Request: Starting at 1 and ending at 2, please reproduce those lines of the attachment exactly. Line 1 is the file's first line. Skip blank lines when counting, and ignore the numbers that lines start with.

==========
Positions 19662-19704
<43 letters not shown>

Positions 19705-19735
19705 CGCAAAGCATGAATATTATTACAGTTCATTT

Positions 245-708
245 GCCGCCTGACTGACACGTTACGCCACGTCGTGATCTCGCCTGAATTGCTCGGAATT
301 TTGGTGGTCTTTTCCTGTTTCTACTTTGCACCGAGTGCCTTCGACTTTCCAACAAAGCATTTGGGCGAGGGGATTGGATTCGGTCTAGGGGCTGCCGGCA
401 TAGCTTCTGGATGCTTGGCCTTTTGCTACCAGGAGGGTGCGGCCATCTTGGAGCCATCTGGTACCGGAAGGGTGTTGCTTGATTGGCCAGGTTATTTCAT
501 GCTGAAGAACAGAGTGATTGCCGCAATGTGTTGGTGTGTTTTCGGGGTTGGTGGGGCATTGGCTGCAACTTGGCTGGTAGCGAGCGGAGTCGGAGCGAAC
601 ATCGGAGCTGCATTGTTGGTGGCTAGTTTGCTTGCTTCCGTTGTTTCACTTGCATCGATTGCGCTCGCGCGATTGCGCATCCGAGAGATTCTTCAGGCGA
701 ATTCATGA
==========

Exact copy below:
Positions 19662-19704
<43 letters not shown>